WHO reacts to “new strain” of coronavirus in Britain

WHO reacts to "new strain" of coronavirus in Britain

A mutated virus has been detected in London and the southeast of England.
A mutated version of the COVID-19 coronavirus is spreading in the United Kingdom along with the “traditional” coronavirus. It has been detected in London and the southeast of England.

According to British Health Minister Matt Hancock, more than a thousand cases of the “new variant” of COVID have been detected in some areas of the counties of Essex, Kent and Hertfordshire.

The World Health Organization (WHO) commented that the new variant of the virus is spreading faster but is not more dangerous.

“It’s more contagious, but it doesn’t seem dangerous. The data suggest that this will not radically change priorities in the fight against the virus in the United Kingdom,” David Navarro, WHO special envoy for COVID-19, told Sky News.

The symptomatology of the “new” virus does not differ from that of the “traditional” variant, and there is no evidence that the mutation makes it resistant to the anticoronavirus vaccine.

British scientists are studying the “new strain” of the virus – London has notified the WHO of its emergence, and the World Health Organization is urging Britons to remain vigilant, because the “conventional” covid pandemic has not gone anywhere.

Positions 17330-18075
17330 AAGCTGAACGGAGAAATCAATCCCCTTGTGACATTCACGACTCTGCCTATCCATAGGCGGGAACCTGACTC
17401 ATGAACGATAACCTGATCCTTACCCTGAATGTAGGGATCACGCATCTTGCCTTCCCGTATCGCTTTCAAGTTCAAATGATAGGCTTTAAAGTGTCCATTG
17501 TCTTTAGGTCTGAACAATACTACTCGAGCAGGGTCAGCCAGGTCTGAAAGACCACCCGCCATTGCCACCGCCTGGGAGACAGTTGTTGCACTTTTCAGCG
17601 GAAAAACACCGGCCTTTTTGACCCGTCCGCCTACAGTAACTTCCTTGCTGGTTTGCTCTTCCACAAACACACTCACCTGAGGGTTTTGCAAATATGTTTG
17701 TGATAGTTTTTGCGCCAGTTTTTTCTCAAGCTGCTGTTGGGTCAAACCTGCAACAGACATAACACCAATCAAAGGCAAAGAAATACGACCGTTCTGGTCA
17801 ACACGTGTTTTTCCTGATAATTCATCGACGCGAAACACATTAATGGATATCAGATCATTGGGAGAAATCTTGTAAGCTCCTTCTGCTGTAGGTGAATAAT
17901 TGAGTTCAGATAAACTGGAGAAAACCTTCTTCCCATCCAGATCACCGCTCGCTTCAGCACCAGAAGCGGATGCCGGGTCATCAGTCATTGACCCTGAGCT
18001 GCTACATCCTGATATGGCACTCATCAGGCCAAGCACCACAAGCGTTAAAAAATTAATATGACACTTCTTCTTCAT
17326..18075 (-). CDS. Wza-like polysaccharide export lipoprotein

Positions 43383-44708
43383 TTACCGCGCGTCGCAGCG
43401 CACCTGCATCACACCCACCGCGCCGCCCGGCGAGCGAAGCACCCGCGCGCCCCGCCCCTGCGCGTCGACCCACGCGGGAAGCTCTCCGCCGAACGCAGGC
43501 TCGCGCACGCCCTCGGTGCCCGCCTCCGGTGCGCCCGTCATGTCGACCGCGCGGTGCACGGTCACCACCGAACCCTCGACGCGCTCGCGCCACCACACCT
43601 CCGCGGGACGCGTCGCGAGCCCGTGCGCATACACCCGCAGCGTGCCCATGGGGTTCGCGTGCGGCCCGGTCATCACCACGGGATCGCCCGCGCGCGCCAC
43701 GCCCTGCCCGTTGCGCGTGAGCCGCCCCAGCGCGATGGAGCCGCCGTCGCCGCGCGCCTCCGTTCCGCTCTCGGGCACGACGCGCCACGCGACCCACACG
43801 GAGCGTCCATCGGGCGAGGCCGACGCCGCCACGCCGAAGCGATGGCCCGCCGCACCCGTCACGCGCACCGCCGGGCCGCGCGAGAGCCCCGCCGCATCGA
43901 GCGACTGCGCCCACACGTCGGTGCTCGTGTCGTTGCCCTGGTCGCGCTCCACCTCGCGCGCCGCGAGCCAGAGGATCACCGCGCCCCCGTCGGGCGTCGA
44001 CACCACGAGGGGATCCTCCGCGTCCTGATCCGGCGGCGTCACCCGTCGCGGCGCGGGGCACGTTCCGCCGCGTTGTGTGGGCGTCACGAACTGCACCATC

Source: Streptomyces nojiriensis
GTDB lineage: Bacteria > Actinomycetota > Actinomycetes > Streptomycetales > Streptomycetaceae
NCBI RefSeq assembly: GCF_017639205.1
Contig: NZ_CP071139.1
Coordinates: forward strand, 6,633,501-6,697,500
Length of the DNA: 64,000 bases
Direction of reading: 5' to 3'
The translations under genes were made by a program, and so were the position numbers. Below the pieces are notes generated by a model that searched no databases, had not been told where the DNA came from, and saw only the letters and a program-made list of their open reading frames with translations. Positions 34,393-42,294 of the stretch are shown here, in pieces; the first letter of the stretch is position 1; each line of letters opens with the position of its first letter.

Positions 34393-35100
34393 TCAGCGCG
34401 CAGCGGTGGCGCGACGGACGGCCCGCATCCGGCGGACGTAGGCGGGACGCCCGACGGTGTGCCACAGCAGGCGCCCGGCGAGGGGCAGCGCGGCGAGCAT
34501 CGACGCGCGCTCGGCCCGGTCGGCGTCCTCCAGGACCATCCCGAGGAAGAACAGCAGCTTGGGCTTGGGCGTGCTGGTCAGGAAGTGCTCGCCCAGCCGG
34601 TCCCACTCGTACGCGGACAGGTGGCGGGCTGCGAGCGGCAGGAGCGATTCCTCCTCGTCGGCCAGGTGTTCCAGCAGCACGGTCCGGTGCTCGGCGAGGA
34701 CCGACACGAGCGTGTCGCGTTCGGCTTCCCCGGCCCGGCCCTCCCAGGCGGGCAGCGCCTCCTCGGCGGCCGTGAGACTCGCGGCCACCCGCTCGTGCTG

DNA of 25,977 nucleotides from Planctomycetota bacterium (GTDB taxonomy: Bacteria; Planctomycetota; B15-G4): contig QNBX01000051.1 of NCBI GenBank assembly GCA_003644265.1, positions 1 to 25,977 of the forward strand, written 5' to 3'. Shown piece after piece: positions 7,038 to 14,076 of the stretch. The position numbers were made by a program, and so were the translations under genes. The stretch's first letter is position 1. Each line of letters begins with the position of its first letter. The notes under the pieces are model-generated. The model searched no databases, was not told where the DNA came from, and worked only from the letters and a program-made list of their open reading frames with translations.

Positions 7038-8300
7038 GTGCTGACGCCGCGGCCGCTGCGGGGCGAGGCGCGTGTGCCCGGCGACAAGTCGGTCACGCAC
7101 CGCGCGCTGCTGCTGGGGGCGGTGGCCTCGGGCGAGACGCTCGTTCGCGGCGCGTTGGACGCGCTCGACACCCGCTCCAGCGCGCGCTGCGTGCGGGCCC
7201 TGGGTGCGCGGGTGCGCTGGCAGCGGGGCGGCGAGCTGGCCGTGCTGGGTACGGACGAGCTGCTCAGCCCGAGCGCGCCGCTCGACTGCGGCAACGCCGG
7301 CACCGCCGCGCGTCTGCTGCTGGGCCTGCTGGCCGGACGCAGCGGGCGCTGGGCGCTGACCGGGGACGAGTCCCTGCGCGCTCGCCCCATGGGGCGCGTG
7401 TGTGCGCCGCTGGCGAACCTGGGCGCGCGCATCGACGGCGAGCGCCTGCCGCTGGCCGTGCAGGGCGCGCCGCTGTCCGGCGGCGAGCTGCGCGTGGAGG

Virus mutations are a natural and constant process. Every virus mutates because it creates new copies of itself on contact with its host to infect other cells.

Sometimes mutations make a virus more dangerous, cause serious complications and allow it to develop “immunity” to drugs and vaccines. But in some cases, mutations can also weaken the virus.

“The genetic information in many viruses can change very rapidly. Sometimes these changes can benefit the virus, allowing it to transmit more efficiently or develop resistance to vaccines or treatments, but many of them are useless,” stressed Jonathan Ball, professor of molecular virology at the University of Nottingham.

This is not the first mutation of the coronavirus since the pandemic began: “new strains” have appeared in China and Spain, for example. So scientists urge us not to panic. They continue to monitor the “British strain” to see if the virus has changed its behavior after the mutation.